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Learn to taste wine like an expert.

HAVE you ever watched a wine expert taste a wine blind (label unseen), and then wonder how he or she names the wine correctly?

Good news is that almost anyone can do it. If you can describe your favourite dish – chicken rice, for example – with sensory terms (the fragrance of ginger and chicken fat in the plump, fluffy rice and the moist, tender, fatty meat), then you can describe wine.

With some training and knowledge you can make a pretty good guess on a wine’s origin and the grape variety. And possibly even identify the wine correctly – simply by looking, sniffing and tasting the wine.

Here’s how to do it.

First, review what we covered last month: the aspects of sight in wine. By inspecting a wine, one can make an educated guess about its age, the maturity of fruit, the growing temperature of the grapes (environment and climate), the soil type, the grape variety and even the wine making technique.

The next step is to develop your olfactory IQ so that you can pick up subtle scents in the wine that clues you into its variety.

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Let’s try this exercise:

Get 10 paper cups and in each of them, place one of the following items.

a. a slice of lime
b. a strawberry
c. a grind of black pepper
d. a crushed ripe cherry
e. five drops of vanilla essence
f. 1 cubic centimetre of cigar tobacco
g. a small slice of pineapple
h. a star anise
i. a lychee
j. a tablespoon of plum jam

 

Label the cups, move them around so they are not in order and then line them up in a row. Now get the help of an assistant. Next, blindfold yourself.

Get your assistant to lift one of the cups to your nose and try to detect and identify the aroma.

Continue to do the same with all the cups. Rest for about an hour and return to the exercise.

Practise till you can correctly identify at least eight of the aromas. You will be surprised how fast you can train yourself to identify scents.

Now try identifying other fruits/spices/flavourings such as cashew nut, cinnamon, grass, mint, coffee, incense, ginger, pencil shavings, wax, bubble gum, soya sauce, tomato, yoghurt, cheese, Shiitake mushroom, prune, bean, carrot, cucumber, papaya, banana, pomelo, dried fruit, jackfruit, rambutan, five spice, and pandan leaf. Indeed, many Asian herb, spice and fruit aromas can be found in wine!

Smells abound all around us so there are many opportunities to hone your sense of smell. For example, when you are in the shower, take time to smell the different scents in your shampoo, conditioner, moisturiser, toothpaste, etc.

Likewise, you’ll find a plethora of sensory delights in your refrigerator. Pick up a fruit or a condiment and take a sniff. I do this all the time. Today, I took a sniff of starfruit and then enjoyed the aromas of melon and chocolate ice cream.

A party to practise

Acquiring the skills of a wine taster need not be laborious or boring. One way is to have fun and to do it with friends. Get together with, say, three other people, each bringing to the party a certain wine style. The wines should be bagged so that when poured, no one will know the varietal. Everyone sits down to sniff and sip the wines, discuss its aromas and flavours and then guess its variety.

Begin with wine varieties such as Pinot Noir, Syrah, Sauvignon Blanc and Chardonnay.

Progress to comparing differences in wine maturity (same wine from different vintages); same varietal but from different regions (California Meritage versus Australian Cabernet Sauvignon blend versus Bordeaux or Syrah versus Shiraz, etc.)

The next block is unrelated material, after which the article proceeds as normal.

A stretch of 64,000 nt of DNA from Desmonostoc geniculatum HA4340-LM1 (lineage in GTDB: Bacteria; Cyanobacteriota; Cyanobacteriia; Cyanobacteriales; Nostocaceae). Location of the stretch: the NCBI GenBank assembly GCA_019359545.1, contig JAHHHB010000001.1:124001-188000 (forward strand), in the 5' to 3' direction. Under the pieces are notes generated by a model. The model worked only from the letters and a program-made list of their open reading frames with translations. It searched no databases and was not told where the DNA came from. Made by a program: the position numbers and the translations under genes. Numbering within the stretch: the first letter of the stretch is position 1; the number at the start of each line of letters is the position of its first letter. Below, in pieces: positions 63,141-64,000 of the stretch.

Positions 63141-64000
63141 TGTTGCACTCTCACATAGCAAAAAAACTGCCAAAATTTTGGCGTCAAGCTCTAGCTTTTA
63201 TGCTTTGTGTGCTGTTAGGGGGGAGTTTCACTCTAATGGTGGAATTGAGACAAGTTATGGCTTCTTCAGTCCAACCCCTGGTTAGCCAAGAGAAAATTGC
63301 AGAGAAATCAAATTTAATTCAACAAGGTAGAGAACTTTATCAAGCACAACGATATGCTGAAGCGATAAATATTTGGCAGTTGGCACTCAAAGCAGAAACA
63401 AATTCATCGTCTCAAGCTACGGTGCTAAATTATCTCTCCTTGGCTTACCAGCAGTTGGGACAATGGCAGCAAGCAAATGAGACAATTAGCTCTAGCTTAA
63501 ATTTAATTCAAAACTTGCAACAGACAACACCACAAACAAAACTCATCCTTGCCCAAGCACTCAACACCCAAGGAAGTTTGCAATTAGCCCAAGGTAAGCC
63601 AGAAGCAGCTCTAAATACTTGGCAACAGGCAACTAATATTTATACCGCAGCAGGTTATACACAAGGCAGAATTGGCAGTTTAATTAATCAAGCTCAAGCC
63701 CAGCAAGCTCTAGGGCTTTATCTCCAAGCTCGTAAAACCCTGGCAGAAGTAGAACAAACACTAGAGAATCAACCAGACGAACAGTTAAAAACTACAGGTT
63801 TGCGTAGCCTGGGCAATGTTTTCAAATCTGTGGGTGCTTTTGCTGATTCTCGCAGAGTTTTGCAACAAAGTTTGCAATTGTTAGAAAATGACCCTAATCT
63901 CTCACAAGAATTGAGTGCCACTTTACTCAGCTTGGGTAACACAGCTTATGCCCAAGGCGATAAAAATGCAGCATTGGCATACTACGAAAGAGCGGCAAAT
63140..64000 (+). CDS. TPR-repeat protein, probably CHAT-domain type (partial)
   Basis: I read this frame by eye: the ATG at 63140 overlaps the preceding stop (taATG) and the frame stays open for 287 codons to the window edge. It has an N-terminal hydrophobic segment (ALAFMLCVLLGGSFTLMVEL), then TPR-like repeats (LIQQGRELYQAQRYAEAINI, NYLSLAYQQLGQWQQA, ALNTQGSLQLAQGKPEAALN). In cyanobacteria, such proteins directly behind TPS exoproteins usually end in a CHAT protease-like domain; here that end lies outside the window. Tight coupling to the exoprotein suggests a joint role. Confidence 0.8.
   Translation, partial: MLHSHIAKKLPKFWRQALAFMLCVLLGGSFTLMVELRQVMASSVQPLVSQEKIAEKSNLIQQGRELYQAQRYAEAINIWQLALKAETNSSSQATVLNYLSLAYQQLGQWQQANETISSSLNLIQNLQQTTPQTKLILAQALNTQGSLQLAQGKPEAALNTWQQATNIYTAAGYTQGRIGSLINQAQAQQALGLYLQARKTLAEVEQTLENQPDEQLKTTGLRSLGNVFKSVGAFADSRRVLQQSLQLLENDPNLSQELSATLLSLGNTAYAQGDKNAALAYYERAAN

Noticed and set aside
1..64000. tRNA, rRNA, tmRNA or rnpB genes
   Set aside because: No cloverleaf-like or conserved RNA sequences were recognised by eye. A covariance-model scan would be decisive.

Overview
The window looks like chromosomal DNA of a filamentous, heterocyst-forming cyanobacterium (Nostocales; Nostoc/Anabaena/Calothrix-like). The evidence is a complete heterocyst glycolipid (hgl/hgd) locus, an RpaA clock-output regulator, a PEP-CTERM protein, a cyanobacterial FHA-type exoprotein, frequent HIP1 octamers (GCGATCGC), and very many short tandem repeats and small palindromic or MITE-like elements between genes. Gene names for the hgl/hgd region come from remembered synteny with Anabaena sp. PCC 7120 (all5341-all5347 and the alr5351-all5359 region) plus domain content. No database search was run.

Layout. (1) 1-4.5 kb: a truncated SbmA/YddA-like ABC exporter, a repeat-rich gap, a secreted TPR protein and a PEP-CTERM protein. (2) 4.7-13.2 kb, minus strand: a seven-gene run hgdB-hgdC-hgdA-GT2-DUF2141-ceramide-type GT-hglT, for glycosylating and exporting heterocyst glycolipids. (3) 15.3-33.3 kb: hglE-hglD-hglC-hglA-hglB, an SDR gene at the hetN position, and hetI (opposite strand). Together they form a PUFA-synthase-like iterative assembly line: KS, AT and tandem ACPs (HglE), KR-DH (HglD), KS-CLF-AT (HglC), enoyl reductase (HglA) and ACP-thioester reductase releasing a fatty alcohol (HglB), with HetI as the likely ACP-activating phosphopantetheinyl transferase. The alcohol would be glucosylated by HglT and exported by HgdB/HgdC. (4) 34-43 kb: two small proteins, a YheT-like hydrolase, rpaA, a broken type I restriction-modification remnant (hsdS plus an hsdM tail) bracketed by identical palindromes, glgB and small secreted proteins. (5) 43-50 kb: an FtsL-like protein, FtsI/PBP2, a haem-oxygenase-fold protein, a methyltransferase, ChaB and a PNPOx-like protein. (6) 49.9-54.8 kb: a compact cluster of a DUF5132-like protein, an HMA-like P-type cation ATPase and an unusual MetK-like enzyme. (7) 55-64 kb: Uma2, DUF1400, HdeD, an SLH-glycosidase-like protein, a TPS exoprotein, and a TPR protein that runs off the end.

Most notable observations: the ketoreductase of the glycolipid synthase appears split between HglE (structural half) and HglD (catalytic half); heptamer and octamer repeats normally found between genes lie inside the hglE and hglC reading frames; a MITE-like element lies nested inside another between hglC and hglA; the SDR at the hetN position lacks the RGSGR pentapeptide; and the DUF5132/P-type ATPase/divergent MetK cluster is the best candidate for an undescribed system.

A point to note is that in assessing wines, wine experts place more importance on the “smell” of wine than its taste. We “taste” flavours via our olfactory senses. When the wine is in the mouth, the taster sucks in air so that any scents and aroma molecules can be drawn up to the olfactory bulb in the brain to be identified.

The more wines you are exposed to, the better you will become as a wine taster. You will find that in the beginning, you are able to identify grape varieties of wines without looking at the label.

Later, if you continue your “practice”, you will be able to tell if the wine comes from a temperate or warm climate. Further down the road, you will be able to identify the region the wine comes from. And one day, you might just be able to name the producer, the vintage and become just like those expert wine tasters we mentioned at the beginning of the article.

To be able to identify wines “blind” you have to expose yourself to many kinds of wines and become accustomed to the particular scent/aroma of each wine style.

The table, “How to describe aromas”, may help get you on track to becoming a discriminating wine taster. Do note that aroma vocabulary is not an end in itself – rather, use it as a tool to evoke memories, remember experiences and the wines you like or even dislike!

Edwin Soon is a qualified oenologist and has run wine shops and worked as a winemaker in various countries. He now writes and teaches about wine around Asia.

Exciting wine event

CALLING wine lovers! The 3rd South-East Asia Best Sommelier Competition takes place at The West in Kuala Lumpur from Nov 5 to 8. The competition, hosted by the president of the Sommelier Association of Malaysia and chairman of the South-East Asia Sommelier Alliance is open to F&B directors, sommeliers,hotel managers and the public.

There will be a host of other events such as master classes and seminars associated with the competition, among them, the“Asian Street Food Pairing Experience”and “Journey through the Provence Wine Route.” The Provence & Alsace Seminar sare free for trade members, with limited seats available to the public at RM80.

Admission to the Grand Finals of the competition on Nov 7 at 2.30pm is free.

For more information, please e-mail:somlayinfo@gmail.com.

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